Climate Change and Hydropower Generation

Prelims level : Economy Mains level : GS-III Economics - Infrastructure-Energy
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Why in News?

  • A two-person team from IIT Gandhinagar studied the hydroclimatic changes in the catchment areas and their implications for hydropower generation in 46 major dams located in north, central and south India. The findings have been published in the journal iScience.
  • According to their study, hydropower, which accounts for 13% of total power generation, is a significant contributor to clean global electricity generation.
  • The team looked at the increase in rainfall in the catchment areas and the resultant inflow into all the 46 major reservoirs in the near (2021–2040), mid (2041–2060), and far (2081–2100) periods against the reference period (1995–2014) for two shared socioeconomic pathway scenarios.

Projected Increase:

  • Under a warmer climate, hydropower production is expected to increase across the country as precipitation increases, resulting in increased inflow to reservoirs.
  • Based on selected hydroelectric dams, the projected increase in hydropower potential in India is 10-23%. 
  • A warmer and wetter climate is projected to bring about 5%-33% increased rainfall. As a result, hydropower production is very likely to increase by 9%-36% for most dams due to increased inflow (7-70%) into the dams. 
  • The potential hydropower generation is projected to rise by more than 50% in Tehri, Ramganga, Kadana, Omkareshwar, Maheshwar, and Sriramsagar dams in the far period.
  • In  south India, eight out of eleven dams are projected to experience a decline in hydropower potential.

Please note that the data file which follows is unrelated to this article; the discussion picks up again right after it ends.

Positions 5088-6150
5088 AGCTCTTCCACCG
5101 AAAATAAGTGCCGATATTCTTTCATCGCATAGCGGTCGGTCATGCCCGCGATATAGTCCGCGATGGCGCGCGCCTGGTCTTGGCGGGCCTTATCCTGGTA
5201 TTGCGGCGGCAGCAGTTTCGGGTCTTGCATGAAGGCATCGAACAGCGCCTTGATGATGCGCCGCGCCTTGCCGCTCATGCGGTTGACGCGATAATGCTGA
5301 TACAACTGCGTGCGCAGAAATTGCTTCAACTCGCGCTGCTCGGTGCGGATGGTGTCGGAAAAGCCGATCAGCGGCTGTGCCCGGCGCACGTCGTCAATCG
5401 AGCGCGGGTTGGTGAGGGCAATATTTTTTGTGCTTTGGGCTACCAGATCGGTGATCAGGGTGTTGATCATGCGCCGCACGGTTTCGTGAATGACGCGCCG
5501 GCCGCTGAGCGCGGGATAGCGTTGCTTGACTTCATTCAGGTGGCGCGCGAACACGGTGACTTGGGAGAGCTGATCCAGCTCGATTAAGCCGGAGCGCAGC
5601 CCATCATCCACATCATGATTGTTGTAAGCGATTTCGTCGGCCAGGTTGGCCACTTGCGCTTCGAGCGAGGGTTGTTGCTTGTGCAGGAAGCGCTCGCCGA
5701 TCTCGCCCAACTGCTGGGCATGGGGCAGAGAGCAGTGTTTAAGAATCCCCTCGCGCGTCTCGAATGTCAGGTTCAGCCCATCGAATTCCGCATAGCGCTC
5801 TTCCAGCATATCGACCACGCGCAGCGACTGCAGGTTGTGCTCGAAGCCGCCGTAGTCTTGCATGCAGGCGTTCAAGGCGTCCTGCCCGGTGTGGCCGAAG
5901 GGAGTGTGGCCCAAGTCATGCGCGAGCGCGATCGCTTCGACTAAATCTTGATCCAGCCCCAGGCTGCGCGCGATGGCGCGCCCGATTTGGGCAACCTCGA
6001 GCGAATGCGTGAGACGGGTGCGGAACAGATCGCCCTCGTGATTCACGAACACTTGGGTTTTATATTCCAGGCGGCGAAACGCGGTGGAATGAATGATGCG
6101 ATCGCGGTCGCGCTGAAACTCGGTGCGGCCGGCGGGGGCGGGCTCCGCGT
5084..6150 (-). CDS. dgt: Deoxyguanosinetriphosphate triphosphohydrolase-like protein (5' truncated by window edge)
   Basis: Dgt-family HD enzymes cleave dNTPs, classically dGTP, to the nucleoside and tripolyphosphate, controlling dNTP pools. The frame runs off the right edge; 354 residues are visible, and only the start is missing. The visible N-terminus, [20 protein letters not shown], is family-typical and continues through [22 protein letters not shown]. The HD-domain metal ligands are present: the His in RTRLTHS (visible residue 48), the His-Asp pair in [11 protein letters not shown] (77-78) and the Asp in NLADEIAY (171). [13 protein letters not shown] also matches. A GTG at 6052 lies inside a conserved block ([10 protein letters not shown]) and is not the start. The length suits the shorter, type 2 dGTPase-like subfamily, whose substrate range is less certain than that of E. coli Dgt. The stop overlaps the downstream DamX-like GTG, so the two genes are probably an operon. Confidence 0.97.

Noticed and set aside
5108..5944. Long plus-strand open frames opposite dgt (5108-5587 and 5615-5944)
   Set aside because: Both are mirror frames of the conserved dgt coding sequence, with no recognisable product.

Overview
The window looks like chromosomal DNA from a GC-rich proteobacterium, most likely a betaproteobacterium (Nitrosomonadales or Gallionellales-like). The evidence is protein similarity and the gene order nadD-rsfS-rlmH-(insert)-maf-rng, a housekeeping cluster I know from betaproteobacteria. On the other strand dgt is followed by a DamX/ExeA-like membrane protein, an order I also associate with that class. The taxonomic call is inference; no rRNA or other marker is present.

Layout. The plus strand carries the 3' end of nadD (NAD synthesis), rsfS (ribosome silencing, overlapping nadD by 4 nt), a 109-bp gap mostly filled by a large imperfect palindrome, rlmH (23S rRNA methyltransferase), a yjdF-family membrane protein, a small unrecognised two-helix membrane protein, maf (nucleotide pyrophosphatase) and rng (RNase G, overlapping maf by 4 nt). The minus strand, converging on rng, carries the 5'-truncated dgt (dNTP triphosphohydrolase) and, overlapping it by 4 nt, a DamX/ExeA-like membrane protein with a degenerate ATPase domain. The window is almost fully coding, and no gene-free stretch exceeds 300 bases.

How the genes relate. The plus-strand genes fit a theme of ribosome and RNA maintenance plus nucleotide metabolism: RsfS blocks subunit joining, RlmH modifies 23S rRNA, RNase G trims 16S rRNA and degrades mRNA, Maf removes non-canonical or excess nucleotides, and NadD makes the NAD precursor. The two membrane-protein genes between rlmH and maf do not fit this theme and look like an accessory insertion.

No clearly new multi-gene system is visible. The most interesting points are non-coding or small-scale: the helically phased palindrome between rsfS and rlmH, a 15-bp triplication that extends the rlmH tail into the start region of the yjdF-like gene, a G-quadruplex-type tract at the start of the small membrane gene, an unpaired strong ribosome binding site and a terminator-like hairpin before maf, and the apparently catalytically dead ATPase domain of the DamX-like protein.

• Dams in central India are expected to generate more hydropower than dams in the north and south of the country.
  • Significant warming forecast for north India may reduce snow and glacial storage, lowering snowmelt water contribution in the long run. However, a significant increase in rainfall is more likely to compensate for the loss from snowmelt in north India.

Impact on Reservoirs:

  • Extreme rainfall caused by global warming will result in an increase in extreme inflow and high reservoir storage conditions for the majority of dams.
  • High and sudden inflow from extreme rainfall, particularly when reservoirs are already full, can complicate reservoir operations and create a flood-like situation due to sudden water release.
  • Chennai in 2015 and Kerala in 2018 witnessed massive flooding due to heavy inflow into already full reservoirs.
  • Compared with central and south India, north India is projected to experience higher warming in the future. 
  • According to the study, north India will experience the greatest warming (about 5 degrees Celsius), while central and southern India will experience warming of 3-4 degrees Celsius.
  • The study found that inflow to a few dams in Ganga, Mahanadi, Brahmani, and west-coast river basins is projected to decline in the future. 
  • This reduction in inflow is due to increase in atmospheric water demands in response to the considerable warming compared to increase in precipitation.
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